My trucking company is charging me for a missed load appointment $1600, the load was 7hrs late , but shipper recieved the load and unloaded it, they charged the comany $1600 now there are trying to charge me the $1600(*)
Response from Vicki:
I am sorry that any professional truck driver has to go through the situation that you described but I’m glad that you contacted us. Ever since we read about this type of situation and wrote about a potential financial penalty for missing an appointment, we wondered how long it was going to take for someone to actually be charged.
If you will permit me, I’d like to back up and ask some questions so that I know what we’re dealing with and perhaps you can comment below.
1. Are you a company driver or an owner-operator?
2. Did your dispatch include information about the charge for a missed appointment?
3. If your dispatch included this information, did you read it?
4. If you read your dispatch, did you fully understand the risk and formally agree to take the load anyway?
5. Did you do everything in your power to drive in a safe, legal and timely manner to try to deliver the load by the appointment time?
6. When it became evident that you would not arrive by the appointment, did you let anyone know that the appointment needed to be changed?
7. What were all of the factors that caused you to be late? Were any of them circumstances beyond your control?
8. What percentage of the time would you say that you deliver freight “on time”?
9. Have you ever experienced a missed appointment with this shipper/receiver before?
10. Have any of the other drivers who drive for your trucking company experienced being charged for a missed appointment?
Trucking contracts and dispatches can be tricky things. But even more irritating to me is the fact that your trucking company would be willing to haul freight for a shipper/receiver who has such a clause in their contracts. If the terms were fully disclosed, then this matter is not fraudulent, illegal or a racket. A shipper/receiver has the right to include whatever they want in their contracts. And trucking companies have the right to refuse to haul freight under contracts with which they disagree.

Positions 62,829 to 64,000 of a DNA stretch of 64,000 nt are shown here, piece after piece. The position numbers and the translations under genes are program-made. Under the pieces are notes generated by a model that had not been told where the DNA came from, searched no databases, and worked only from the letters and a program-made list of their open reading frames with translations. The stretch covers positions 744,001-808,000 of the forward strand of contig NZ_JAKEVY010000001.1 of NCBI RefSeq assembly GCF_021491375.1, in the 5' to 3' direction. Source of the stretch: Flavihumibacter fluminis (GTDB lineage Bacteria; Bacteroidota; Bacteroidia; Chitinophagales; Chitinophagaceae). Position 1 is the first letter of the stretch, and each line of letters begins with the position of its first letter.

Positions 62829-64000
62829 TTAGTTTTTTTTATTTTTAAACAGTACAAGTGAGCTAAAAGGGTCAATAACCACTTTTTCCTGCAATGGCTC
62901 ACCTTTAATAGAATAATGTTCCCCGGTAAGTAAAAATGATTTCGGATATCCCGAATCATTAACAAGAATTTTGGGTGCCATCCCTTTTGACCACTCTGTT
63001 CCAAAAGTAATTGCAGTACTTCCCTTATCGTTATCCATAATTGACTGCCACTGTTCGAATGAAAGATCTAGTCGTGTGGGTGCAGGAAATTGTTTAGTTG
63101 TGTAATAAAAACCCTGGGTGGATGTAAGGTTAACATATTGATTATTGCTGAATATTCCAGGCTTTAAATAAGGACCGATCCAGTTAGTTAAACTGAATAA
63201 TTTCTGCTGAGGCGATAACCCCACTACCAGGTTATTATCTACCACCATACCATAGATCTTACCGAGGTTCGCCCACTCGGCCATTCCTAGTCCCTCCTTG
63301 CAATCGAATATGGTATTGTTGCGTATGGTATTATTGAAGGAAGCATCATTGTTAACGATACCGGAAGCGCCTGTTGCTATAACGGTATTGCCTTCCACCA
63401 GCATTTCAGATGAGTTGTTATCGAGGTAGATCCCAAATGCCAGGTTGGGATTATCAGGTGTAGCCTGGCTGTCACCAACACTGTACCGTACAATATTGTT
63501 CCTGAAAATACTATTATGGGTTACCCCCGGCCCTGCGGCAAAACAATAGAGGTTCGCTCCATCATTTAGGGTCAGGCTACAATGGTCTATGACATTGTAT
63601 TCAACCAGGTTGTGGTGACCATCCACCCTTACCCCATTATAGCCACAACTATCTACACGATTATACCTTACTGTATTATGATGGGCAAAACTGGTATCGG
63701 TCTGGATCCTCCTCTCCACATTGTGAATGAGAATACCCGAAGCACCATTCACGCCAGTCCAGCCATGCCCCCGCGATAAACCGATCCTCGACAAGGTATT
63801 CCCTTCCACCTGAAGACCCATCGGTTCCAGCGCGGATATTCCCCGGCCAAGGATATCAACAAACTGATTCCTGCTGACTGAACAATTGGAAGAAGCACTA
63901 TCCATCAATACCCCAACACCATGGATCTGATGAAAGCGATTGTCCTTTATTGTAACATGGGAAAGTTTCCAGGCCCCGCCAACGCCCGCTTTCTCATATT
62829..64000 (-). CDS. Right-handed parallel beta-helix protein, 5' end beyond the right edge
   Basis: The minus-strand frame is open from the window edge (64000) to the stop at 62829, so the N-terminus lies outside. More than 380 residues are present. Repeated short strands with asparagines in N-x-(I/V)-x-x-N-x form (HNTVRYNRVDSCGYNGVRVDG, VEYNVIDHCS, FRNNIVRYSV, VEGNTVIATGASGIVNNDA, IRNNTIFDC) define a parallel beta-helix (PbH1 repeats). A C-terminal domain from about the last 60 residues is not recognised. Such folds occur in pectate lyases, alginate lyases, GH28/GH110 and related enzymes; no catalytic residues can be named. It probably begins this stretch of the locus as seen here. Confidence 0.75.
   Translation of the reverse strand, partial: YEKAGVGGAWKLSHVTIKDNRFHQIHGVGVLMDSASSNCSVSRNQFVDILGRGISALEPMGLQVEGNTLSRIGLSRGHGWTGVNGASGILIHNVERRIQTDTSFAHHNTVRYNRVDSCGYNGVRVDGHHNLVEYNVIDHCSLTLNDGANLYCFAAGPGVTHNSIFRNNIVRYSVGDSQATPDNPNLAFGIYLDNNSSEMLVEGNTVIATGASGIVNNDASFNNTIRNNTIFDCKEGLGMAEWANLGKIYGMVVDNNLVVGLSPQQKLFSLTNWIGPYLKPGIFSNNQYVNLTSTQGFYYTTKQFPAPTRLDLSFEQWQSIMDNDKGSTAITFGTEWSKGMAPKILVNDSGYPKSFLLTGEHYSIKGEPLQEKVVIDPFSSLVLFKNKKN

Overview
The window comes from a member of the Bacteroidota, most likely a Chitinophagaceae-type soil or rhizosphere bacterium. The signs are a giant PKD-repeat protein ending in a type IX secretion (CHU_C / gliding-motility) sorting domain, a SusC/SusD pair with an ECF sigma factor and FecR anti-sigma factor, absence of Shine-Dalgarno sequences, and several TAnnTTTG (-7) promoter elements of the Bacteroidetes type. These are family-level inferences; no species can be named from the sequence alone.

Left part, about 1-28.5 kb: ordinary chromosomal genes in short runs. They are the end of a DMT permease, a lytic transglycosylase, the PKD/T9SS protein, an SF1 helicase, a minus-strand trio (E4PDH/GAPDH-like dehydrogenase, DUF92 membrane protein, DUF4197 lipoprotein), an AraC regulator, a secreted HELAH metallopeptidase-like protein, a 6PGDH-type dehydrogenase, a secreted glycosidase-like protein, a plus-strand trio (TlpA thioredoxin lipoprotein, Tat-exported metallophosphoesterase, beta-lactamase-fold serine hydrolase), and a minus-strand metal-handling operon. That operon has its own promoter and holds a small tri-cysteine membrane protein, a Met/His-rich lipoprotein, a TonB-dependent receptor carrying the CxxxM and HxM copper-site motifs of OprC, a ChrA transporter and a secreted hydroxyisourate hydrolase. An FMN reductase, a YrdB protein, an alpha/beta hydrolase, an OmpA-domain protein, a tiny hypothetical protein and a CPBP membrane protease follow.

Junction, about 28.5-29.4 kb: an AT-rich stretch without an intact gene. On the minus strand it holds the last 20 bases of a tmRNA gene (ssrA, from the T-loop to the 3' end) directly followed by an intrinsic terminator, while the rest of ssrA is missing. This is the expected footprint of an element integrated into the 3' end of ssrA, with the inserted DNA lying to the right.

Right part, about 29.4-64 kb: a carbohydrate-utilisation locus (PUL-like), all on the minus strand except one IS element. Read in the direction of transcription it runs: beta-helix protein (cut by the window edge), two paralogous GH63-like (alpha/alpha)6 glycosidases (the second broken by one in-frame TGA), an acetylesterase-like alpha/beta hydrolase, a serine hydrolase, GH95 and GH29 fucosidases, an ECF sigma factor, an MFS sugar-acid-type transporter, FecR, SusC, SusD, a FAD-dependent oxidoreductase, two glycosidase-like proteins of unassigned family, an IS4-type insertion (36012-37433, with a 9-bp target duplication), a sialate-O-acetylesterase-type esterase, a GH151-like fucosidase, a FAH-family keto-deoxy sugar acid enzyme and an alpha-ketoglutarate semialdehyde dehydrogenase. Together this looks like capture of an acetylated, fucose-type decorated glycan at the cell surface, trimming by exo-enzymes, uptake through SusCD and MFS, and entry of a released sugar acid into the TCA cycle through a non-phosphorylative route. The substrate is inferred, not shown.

However, have you been set-up for failure — having been “framed”, so to speak — or become a victim of a trucking version of “entrapment”? Have other truckers who have hauled freight to that same shipper/receiver experienced the same thing?
If it was the case that you were “deliberately” held up by the entity that had the freight hauled, there may be evidence of a problem, especially if it has happened more than once. I hope that you wrote down — or have printed out — all of your times in, waiting and out at each place you went as proof of your actions.
Even though you may not get legal satisfaction, I think it would be worth your while to consult a qualified and competent trucker attorney — perhaps one who specializes in contract law — to see what can be done to keep you from having to pay. Please be aware that should you decide to pursue taking legal action, it may be wise not to say anything at all publicly about this matter until it has been fully pursued.
Only when the time is right do I suggest that you speak up to expose this situation. What I’m talking about is naming the shipper/receiver and sharing the full story. Please let us know if we can help. Please bear in mind, though, that we need full disclosure.
I hope that this situation is resolved in your favor. In the meantime, my husband Mike and I wish you safe travels and lots of money saving opportunities on the road.
* This information was originally submitted by email. The author’s name has been abbreviated into initials here.
—– Comment —–
Unauthorized Deductions by Anonymous
Date: May 12, 2015
An employer cannot charge his losses unto an employee unless terms were agreed upon before taking the dispatch, i.e. late arrival fees, load shortage.
—– Comment —–
Were the terms in the dispatch? by Vicki
Date: May 12, 2015
Thank you for your comment. I’m wondering if the driver read the full dispatch and understood everything in it. Perhaps he/she took photos of all the SatComm screens to prove that no such “missed appointment” charge was mentioned?
If it is the case that no such terms were mentioned, then I’d say that the driver would be well advised to get legal counsel to fight the charge (perhaps through a low cost legal service plan). Sometimes, all it takes is a letter from a law firm to get the attention of a trucking company.
We wish the driver great success in getting this issue resolved.